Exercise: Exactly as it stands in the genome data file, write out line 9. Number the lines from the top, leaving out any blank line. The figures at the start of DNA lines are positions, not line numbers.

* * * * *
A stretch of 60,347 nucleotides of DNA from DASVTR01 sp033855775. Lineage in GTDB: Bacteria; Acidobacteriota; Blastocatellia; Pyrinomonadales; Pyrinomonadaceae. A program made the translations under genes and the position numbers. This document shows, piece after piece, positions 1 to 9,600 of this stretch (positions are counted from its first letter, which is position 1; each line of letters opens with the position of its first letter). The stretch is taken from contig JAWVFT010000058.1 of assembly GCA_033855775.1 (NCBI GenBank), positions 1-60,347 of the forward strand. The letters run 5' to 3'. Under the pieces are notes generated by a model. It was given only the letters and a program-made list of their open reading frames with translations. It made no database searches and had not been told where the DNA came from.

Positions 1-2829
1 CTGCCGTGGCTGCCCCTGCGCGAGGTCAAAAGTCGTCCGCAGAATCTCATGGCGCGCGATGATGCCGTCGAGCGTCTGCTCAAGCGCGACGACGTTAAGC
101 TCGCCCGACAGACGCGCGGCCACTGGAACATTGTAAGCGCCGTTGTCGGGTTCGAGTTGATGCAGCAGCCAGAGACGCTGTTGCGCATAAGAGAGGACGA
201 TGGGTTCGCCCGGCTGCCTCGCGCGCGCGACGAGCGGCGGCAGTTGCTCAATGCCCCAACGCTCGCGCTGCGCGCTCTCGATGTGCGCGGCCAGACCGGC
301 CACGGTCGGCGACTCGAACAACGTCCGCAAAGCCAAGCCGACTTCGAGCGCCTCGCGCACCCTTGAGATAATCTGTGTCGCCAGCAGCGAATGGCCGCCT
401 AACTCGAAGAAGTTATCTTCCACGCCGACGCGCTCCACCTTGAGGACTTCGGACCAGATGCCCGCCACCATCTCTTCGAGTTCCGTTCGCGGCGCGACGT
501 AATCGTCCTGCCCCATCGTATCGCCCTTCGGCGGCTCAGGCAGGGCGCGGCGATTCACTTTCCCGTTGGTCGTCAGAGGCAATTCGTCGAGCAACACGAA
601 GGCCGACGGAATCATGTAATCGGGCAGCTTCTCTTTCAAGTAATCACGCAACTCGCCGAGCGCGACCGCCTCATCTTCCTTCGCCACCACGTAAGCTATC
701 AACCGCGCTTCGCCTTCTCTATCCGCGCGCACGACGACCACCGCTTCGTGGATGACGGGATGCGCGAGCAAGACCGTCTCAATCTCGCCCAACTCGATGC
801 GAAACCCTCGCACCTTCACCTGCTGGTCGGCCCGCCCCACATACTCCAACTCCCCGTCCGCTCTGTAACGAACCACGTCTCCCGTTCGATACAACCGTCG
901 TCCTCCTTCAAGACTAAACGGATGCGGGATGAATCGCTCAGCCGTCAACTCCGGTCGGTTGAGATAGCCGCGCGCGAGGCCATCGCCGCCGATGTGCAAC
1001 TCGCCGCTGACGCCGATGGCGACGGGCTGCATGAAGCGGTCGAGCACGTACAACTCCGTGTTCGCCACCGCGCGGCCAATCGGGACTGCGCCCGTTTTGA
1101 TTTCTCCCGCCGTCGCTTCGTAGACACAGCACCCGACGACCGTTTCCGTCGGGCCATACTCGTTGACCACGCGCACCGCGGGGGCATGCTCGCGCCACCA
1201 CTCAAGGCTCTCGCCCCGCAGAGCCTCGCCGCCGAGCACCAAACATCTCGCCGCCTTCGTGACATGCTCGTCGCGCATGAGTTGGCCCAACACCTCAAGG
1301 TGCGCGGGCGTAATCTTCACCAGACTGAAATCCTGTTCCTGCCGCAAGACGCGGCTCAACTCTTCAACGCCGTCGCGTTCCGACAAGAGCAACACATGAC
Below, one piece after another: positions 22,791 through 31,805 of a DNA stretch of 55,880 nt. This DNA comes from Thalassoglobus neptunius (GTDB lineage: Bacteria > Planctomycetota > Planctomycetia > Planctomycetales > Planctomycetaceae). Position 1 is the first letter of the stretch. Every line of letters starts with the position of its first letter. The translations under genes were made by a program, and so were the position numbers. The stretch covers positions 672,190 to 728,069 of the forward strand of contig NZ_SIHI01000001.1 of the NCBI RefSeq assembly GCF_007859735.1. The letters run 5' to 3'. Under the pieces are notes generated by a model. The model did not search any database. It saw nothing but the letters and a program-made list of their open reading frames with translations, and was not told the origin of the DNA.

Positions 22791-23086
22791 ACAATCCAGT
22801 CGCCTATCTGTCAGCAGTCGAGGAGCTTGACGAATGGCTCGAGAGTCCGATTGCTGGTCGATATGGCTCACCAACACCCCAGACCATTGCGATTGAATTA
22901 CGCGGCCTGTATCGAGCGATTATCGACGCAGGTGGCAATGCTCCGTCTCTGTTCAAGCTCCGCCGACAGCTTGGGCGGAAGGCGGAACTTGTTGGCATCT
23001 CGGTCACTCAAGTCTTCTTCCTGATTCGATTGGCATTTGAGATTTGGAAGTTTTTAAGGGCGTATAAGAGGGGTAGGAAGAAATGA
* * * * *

601 GGCCGACGGAATCATGTAATCGGGCAGCTTCTCTTTCAAGTAATCACGCAACTCGCCGAGCGCGACCGCCTCATCTTCCTTCGCCACCACGTAAGCTATC